Unrealistic expectations

Unrealistic expectations can happen on both the business and tech sides. However, on the business side, this roadblock comes into play more often because in most projects planning may not be thorough enough and there can be added outside factors that provide “unknown unknowns”. Unrealistic expectations may lead to running out of budget or even cancellation of the entire product, so make sure to put maximum effort into planning and research.

What are potential threats to every software project from a development perspective?

From the tech side, there are some major threats you should be aware of in order to ensure the release of the product and its market success.

Inadequate time spent in Research/Prototyping

It is crucial to strike a balance here. You could be in danger of spending too much time on research and wasting precious time on building a product. On the other hand, not enough research may lead to budget expansion and not making deadlines in the future. How can you make the right decisions with this? Consult with experienced software development providers and set reasonable timelines for research.

Scope creep

Your development team may hit this roadblock if you only take into account the immediate needs of your project while planning. Always leave room for addition in the scope of your project for unanticipated considerations, even if you don’t see the immediate need. The chances are, sometime during the development process either management or the tech team will want to add new features that could potentially derail the entire thing.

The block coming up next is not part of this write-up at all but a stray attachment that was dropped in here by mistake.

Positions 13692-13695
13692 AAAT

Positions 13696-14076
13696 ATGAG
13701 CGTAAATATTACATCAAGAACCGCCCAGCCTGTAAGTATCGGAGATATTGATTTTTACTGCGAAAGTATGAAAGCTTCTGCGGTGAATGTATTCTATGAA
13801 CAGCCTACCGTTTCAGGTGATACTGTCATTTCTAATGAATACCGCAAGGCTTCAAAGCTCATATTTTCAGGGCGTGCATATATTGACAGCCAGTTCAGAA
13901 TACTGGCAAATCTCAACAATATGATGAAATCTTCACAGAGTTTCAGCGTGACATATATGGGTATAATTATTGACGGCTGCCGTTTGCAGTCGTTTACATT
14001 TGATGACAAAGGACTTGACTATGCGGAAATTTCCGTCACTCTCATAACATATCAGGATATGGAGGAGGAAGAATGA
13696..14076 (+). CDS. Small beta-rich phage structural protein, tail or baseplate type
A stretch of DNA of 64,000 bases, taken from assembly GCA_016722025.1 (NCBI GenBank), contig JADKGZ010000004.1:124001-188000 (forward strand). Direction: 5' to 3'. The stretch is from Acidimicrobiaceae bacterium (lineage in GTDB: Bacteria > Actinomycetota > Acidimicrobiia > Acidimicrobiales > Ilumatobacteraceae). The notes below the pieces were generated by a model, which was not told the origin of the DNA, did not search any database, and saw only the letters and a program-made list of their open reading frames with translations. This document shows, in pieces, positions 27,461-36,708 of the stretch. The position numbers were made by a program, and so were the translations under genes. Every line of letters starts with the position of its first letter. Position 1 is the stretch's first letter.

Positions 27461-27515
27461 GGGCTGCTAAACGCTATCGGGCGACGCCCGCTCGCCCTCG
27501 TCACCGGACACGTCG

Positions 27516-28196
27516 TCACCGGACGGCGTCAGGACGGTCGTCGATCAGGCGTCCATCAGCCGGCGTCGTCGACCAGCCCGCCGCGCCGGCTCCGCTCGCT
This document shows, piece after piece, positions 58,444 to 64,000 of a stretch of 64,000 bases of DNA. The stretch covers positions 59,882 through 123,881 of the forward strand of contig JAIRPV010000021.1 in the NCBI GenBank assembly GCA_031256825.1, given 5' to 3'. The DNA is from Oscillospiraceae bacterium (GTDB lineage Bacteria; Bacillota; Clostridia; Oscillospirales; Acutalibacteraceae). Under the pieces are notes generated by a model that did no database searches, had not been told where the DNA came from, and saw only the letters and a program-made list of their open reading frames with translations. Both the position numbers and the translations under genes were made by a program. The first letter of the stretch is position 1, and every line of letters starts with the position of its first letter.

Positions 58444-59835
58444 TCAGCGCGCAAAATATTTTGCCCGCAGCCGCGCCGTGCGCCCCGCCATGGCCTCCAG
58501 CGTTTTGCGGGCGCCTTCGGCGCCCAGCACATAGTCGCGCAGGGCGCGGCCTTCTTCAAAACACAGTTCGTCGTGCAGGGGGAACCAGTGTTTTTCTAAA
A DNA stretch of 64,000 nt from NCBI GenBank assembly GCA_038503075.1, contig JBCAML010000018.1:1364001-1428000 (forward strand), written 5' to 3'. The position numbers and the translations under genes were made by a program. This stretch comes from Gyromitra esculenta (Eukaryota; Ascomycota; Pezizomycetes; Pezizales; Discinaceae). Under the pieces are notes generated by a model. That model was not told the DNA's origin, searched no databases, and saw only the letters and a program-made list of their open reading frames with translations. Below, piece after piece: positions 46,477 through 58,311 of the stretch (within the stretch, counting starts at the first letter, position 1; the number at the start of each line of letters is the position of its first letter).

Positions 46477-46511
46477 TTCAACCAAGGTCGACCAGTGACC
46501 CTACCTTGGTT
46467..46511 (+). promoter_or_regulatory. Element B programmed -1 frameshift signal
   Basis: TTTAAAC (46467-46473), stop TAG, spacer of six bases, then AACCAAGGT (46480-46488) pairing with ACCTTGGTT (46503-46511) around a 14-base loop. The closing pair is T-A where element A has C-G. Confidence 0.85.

Incorrect estimations

This one is closely connected to planning and research because you will end up with incorrect estimations only when you are not informed enough. The management and tech team must be in sync in order to set a reasonable budget and delivery date. Guesswork is out of place here; always rely on facts and make informed decisions with your team.

Integration with legacy systems

This is an important issue that must be taken into account. Your company may already have an existing legacy solution that will be impossible to replace easily, and your development team will need to figure out how to integrate your new product into an existing ecosystem seamlessly.

Tight deadlines

Speaking of deadlines, there are two opposite sides to this topic. With an overly aggressive deadline, you will be in danger of failing to deliver your product on time and bringing down the morale of your development team, since they will have to work under constant pressure.

With too long a deadline, your tech team may lack motivation and fall into a trap of a take-it-easy attitude.

To strike a balance here, just try to not overreach your realistic milestones. IT vendors will help you to create a realistic project plan, which will include rollout, estimate proper deadlines for each stage of the development process according to the project’s scope and budget.

Budget changes

Even with the most rigorous planning, this is a quite common example of the risk involved in software development. More often than not, you may need more money for your project as a result of scope creep. To prevent this situation, check back with the stakeholders regularly and make sure that any additional changes to the product go through a proper protocol before the implementation.

Technical issues

You can’t completely prevent all possible scenarios here because technical issues often include working with new technologies or innovative approaches, large-scale implementations, and data security issues. You can effectively deal with the latter, by having proper legal documentation and implementing reliable compliance solutions.